If you’re a parent, you might want to explore alternatives to traditional public schools. One option is a charter school. Charter schools are competitive in enrollment, and they have to work to keep their current students and also get new ones through marketing strategies and other tactics. This can actually, in some cases, create a better education experience compared to a non-competitive public school.
Charter schools aren’t for every family, though, and along with the pros, they do come with some cons.
The Basics of a Charter School
A charter school is one that operates as a school of choice. A charter school will make a commitment to meet certain objectives in the provided education in exchange for a charter allowing them to operate a school. These schools are exempt from state and local regulations that public schools have to adhere to in some ways, particularly when it comes to operations and management.
At the same time, there are regulations these schools do have to follow, like a public school. For example, they can’t be affiliated with a religious institution or charge tuition.
These schools are independently operated despite being technically public, so there’s the opportunity to create classrooms that meet student needs.
Every charter school operates under a contract with the authorizer, which is usually a government agency, nonprofit, or university. This helps keep them accountable to whatever standards are outlined by their charter.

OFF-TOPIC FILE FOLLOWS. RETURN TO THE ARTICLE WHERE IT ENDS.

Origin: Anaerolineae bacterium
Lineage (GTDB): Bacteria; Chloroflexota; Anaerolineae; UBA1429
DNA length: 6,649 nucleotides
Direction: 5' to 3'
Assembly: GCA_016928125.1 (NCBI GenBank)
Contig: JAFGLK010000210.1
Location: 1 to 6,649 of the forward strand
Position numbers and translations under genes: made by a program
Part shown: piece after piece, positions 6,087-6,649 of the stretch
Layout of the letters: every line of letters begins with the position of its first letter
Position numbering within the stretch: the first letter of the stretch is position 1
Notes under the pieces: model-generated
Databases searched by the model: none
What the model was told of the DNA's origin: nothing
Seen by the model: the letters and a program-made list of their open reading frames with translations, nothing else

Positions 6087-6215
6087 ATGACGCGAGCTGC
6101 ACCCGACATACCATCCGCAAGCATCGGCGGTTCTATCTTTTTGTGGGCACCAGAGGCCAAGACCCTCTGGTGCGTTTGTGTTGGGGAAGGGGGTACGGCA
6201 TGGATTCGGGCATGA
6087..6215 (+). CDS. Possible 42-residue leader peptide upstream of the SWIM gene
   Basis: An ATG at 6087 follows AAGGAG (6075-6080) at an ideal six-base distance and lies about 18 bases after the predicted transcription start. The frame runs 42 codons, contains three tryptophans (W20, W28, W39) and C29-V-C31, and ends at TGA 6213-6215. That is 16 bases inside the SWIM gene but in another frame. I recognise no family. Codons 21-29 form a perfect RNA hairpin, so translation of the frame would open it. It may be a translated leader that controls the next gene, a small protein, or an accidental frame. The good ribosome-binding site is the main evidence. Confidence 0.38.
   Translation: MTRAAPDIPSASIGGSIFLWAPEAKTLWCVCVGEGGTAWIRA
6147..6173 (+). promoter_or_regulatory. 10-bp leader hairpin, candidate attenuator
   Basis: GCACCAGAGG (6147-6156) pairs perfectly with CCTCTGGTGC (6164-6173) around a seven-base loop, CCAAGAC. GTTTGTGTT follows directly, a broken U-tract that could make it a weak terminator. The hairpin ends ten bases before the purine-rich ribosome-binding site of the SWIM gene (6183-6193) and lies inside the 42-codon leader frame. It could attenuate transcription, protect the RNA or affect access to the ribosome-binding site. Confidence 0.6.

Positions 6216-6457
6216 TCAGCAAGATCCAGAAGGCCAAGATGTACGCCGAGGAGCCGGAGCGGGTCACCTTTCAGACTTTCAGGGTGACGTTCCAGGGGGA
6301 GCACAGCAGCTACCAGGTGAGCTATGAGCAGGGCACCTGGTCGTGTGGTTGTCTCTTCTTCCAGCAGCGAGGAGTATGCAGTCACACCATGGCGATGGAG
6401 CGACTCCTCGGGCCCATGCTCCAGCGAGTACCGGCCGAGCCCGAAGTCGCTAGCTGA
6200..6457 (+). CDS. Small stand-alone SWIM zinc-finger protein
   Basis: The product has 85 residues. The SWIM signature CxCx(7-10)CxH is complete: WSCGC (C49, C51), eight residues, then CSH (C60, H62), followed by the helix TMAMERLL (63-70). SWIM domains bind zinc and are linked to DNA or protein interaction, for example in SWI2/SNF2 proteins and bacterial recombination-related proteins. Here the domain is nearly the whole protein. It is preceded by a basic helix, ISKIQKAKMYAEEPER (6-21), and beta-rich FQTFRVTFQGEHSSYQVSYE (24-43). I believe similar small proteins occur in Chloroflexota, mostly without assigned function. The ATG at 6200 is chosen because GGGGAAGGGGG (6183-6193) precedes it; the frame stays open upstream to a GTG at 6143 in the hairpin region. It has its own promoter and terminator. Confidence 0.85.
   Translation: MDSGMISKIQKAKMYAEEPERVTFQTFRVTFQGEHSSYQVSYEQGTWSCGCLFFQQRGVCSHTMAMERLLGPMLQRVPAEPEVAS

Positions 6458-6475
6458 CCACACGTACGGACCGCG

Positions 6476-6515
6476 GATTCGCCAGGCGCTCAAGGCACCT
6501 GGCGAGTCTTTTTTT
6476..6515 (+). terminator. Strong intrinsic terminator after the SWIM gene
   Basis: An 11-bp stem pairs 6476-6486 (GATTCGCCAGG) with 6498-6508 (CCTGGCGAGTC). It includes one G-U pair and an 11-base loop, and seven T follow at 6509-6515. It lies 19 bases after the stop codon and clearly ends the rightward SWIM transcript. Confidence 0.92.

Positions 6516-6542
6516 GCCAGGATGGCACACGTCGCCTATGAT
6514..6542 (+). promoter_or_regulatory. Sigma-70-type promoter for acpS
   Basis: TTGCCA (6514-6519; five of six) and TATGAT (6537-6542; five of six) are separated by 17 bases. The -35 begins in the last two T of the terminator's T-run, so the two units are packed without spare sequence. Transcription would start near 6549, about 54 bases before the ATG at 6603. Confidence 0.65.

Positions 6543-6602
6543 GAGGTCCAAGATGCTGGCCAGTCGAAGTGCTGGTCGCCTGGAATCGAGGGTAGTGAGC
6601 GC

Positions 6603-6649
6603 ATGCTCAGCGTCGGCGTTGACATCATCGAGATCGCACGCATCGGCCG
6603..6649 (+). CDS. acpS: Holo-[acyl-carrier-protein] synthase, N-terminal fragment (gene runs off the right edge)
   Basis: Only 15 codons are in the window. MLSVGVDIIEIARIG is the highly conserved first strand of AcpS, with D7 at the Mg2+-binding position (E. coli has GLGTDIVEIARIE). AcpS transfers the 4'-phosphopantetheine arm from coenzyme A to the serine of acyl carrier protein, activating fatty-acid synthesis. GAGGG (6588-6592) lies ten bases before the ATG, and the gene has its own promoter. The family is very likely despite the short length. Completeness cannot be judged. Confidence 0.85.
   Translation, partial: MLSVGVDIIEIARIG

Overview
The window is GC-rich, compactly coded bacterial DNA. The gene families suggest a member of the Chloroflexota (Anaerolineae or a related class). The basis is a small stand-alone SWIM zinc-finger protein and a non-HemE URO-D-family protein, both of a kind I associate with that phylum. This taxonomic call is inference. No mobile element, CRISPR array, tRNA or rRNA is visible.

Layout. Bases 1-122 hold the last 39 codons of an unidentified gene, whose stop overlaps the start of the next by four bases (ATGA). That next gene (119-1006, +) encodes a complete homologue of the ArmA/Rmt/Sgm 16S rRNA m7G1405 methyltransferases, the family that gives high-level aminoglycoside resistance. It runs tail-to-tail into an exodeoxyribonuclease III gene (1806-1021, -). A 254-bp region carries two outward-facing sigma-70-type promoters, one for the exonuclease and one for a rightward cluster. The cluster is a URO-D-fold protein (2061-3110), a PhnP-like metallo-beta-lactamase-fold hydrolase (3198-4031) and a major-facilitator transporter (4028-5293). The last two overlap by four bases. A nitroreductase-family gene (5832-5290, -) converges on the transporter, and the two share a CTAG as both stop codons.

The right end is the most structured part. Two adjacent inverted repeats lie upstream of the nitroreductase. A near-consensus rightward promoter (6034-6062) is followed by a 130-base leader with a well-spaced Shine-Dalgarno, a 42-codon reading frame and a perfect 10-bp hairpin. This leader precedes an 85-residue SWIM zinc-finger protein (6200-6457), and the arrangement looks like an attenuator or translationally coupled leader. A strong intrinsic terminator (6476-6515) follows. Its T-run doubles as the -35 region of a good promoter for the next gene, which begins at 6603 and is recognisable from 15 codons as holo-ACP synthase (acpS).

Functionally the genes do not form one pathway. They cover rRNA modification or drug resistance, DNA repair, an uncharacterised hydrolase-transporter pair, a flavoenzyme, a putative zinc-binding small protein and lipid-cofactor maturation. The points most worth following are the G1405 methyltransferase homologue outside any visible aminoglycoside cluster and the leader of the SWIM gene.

Some charter schools will focus on STEM, others on college prep, and some will have other areas of focus.
Most are located within cities, but also there are charter schools in both suburban and rural areas.
As far as the curriculum, there are limitless options for charter schools.
The concept was created more than 25 years ago in Minnesota and was meant to limit some of the bureaucracy surrounding public schools so that educators would have more freedom to innovate in how they work with students.
There are around three million students who now go to charter schools and more than 7,000 schools.
The charter these schools are bound to will outline the mission of the particular school, its academic goals, requirements for accountability, and fiscal guidelines.
If the charter school isn’t meeting the terms of the contract, the authorizer can shut it down.
A charter school doesn’t get students from an assigned area—parents choose to send their children there. If there’s more demand for enrollment than a school has available in terms of space, then students might be chosen through a lottery.
Public or Private?
We’ve touched on this briefly above, but parents often wonder if charter schools are public or private.
It’s a somewhat complex topic.
First, it depends on how you view a public school. For example, is it defined by the public-funded element, the elected school board, or the open admissions? Based on those standards, a charter school wouldn’t have an elected school board but would meet the other two criteria.
With that being said, not every school district is run by a school board.